'Sleep problems made me anxious'

Jane hadn't slept for three successive nights, and was becoming desperate.

No sleep for days on end had become a habit for her. Usually, by day three, Jane's body was so exhausted she would fall asleep, but not this time.

She nudged her boyfriend to see if he was awake. Jane had lost all hope. The herbal teas and the pills weren’t working any more.

"He jokingly offered to knock me out. I remember thinking that wouldn't be such a bad idea," she says.

A lifelong insomniac

Jane has suffered from insomnia since the age of six. It runs in her family, and she believes it's partly due to moving around a lot when she was young.

"My main problem is anxiety around sleep, not sleep itself," says Jane. "I worry about not falling asleep.

"It's really annoying not being able to drop off when the person lying next to you is sleeping soundly. I'm usually wide awake and alert."

Noise, pressure at work and personal problems are the main factors that have disrupted Jane's sleep throughout her life.

'Going days without sleep feels similar to having a hangover.'


The vicious cycle of insomnia

About 30% of the UK population suffers from sleep disorders. Women are affected more than men.

Dr Chris Idzikowski, of the Edinburgh Sleep Centre, says that people with insomnia often worry about their sleep. "They worry about the consequences of not falling asleep," he says. "This worrying turns into a vicious circle: the more you worry, the less you sleep."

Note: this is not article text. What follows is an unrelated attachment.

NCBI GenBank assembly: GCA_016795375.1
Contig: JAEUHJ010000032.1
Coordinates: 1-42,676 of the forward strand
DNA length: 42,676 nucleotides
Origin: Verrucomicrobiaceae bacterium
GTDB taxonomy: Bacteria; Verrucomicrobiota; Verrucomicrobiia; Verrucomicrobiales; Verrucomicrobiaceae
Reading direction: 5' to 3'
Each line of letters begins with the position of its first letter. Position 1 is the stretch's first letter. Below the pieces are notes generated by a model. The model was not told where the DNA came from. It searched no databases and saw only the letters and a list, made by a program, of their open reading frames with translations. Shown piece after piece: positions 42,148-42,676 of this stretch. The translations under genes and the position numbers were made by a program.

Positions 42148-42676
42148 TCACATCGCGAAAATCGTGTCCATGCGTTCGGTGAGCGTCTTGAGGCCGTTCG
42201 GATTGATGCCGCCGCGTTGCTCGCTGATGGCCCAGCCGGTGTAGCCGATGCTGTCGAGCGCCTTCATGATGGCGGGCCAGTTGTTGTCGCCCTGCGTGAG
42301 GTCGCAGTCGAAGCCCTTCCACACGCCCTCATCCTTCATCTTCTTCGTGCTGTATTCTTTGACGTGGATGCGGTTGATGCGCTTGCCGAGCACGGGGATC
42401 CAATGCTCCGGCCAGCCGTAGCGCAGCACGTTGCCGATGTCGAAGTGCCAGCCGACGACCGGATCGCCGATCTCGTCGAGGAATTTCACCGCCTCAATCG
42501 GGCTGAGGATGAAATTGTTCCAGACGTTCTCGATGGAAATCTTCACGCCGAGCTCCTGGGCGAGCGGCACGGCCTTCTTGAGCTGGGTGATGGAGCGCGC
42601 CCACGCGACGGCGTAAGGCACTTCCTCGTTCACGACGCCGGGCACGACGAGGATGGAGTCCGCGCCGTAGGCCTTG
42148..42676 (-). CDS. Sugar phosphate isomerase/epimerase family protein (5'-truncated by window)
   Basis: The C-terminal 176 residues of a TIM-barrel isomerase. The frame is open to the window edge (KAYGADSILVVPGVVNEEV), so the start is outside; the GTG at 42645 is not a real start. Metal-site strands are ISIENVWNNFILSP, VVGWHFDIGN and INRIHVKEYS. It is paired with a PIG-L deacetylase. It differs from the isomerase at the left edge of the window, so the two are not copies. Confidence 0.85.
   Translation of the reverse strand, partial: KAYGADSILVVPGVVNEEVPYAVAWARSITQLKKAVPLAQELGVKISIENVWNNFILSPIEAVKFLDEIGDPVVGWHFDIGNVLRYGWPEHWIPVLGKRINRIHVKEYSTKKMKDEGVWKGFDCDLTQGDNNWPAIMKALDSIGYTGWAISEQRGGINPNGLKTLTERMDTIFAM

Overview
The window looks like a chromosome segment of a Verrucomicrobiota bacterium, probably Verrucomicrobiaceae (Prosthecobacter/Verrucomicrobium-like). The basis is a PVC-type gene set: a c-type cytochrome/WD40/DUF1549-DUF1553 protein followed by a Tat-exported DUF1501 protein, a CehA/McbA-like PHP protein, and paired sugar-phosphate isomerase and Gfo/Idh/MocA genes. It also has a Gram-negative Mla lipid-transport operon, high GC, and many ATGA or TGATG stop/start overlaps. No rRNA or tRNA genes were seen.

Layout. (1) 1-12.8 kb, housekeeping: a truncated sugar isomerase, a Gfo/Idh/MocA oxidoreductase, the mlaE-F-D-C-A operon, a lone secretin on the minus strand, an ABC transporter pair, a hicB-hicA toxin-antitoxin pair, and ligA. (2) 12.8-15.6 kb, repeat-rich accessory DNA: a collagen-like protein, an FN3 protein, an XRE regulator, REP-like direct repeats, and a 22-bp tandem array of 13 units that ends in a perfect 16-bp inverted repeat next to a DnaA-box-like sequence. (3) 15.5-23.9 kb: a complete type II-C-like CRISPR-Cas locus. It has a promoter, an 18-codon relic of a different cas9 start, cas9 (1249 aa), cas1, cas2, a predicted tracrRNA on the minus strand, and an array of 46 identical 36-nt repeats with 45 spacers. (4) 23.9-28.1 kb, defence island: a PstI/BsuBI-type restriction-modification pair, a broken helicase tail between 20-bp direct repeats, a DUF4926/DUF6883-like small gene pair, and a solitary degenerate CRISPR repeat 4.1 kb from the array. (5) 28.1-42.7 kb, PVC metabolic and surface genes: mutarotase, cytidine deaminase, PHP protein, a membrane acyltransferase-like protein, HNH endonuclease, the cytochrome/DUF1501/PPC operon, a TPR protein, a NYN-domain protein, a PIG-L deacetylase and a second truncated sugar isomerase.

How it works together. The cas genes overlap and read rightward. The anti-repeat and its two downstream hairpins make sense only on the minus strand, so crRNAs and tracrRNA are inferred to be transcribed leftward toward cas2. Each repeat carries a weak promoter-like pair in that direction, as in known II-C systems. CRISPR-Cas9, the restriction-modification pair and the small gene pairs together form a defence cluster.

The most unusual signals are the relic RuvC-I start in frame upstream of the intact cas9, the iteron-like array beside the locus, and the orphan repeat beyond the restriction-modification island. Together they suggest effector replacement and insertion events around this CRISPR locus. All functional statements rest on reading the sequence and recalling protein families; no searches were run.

Dr Idzikowski says that breaking this cycle of anxiety about sleep is an important part of treating insomnia. "I tell my patients to focus on letting go of being awake rather than focusing on falling sleep," he says.

Jane says that going days without sleep feels similar to having a hangover. "It's horrible,” she says. “I would go through the motions. I was operating on nervous energy. I wouldn't feel sleepy. Your only desire is to get through the day."

She initially relied on over-the-counter remedies, such as Nytol, antihistamines and the herbal remedy Valerian. She has since tried to break her reliance on medication for sleep, and has been trying long-term solutions.

Jane turned to hypnotherapy audio books, which have given her some satisfaction. The hypnotherapy CDs work by relaxing the listener with a carefully narrated script, gentle hypnotic music and sound effects.

Once a listener is in a relaxed state, they're given hypnotic suggestions, such as "as soon as your head touches the pillow at night you will feel sleepy".

If used regularly, certain phrases like "I feel safe and secure at night" and "I continue to sleep well at night" may become cues to help the listener relax more deeply.

Jane is positive about the results of her hypnotherapy CD. “The major change is how I react to being woken up. I wake up but I don't have all the anxiety, anger or tension that I used to feel.

“I just go back to sleep again. That's unheard of for me."

Page last reviewed: 10/07/2014

Next review due: 10/07/2016


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Moodzone: Sleep problems

Dr Chris Williams explains what you can do to give yourself the best chance of a good night's sleep. This podcast is one of an eight-part series for Moodzone.

Media last reviewed: 02/03/2015

Next review due: 02/03/2017

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